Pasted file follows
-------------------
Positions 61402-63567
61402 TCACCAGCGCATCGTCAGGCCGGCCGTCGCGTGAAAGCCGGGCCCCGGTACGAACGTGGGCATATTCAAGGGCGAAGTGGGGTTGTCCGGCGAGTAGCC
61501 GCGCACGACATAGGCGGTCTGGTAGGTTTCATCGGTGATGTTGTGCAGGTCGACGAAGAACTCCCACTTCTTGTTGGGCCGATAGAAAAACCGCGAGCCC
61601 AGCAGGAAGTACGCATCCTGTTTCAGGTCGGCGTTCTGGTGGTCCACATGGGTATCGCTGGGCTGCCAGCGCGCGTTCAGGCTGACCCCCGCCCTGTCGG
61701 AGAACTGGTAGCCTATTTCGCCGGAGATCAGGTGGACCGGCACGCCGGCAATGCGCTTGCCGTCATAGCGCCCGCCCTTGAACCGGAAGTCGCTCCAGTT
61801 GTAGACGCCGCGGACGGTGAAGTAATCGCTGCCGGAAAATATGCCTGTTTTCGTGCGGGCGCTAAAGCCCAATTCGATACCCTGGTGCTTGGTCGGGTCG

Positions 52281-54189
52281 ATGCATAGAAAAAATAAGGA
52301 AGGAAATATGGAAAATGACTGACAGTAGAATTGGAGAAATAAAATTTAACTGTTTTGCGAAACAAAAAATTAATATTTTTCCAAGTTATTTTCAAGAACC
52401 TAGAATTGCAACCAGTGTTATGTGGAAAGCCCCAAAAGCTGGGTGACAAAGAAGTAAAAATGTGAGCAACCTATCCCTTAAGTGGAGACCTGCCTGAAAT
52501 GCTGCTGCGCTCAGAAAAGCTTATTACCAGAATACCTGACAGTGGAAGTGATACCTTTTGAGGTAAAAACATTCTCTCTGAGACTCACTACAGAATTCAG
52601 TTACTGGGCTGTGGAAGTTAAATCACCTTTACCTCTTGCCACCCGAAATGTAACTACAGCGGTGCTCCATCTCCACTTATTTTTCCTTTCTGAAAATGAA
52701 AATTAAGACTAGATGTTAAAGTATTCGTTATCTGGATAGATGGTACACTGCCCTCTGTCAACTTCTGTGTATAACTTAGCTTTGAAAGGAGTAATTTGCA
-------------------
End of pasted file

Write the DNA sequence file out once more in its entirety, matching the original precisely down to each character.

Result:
Positions 61402-63567
61402 TCACCAGCGCATCGTCAGGCCGGCCGTCGCGTGAAAGCCGGGCCCCGGTACGAACGTGGGCATATTCAAGGGCGAAGTGGGGTTGTCCGGCGAGTAGCC
61501 GCGCACGACATAGGCGGTCTGGTAGGTTTCATCGGTGATGTTGTGCAGGTCGACGAAGAACTCCCACTTCTTGTTGGGCCGATAGAAAAACCGCGAGCCC
61601 AGCAGGAAGTACGCATCCTGTTTCAGGTCGGCGTTCTGGTGGTCCACATGGGTATCGCTGGGCTGCCAGCGCGCGTTCAGGCTGACCCCCGCCCTGTCGG
61701 AGAACTGGTAGCCTATTTCGCCGGAGATCAGGTGGACCGGCACGCCGGCAATGCGCTTGCCGTCATAGCGCCCGCCCTTGAACCGGAAGTCGCTCCAGTT
61801 GTAGACGCCGCGGACGGTGAAGTAATCGCTGCCGGAAAATATGCCTGTTTTCGTGCGGGCGCTAAAGCCCAATTCGATACCCTGGTGCTTGGTCGGGTCG

Positions 52281-54189
52281 ATGCATAGAAAAAATAAGGA
52301 AGGAAATATGGAAAATGACTGACAGTAGAATTGGAGAAATAAAATTTAACTGTTTTGCGAAACAAAAAATTAATATTTTTCCAAGTTATTTTCAAGAACC
52401 TAGAATTGCAACCAGTGTTATGTGGAAAGCCCCAAAAGCTGGGTGACAAAGAAGTAAAAATGTGAGCAACCTATCCCTTAAGTGGAGACCTGCCTGAAAT
52501 GCTGCTGCGCTCAGAAAAGCTTATTACCAGAATACCTGACAGTGGAAGTGATACCTTTTGAGGTAAAAACATTCTCTCTGAGACTCACTACAGAATTCAG
52601 TTACTGGGCTGTGGAAGTTAAATCACCTTTACCTCTTGCCACCCGAAATGTAACTACAGCGGTGCTCCATCTCCACTTATTTTTCCTTTCTGAAAATGAA
52701 AATTAAGACTAGATGTTAAAGTATTCGTTATCTGGATAGATGGTACACTGCCCTCTGTCAACTTCTGTGTATAACTTAGCTTTGAAAGGAGTAATTTGCA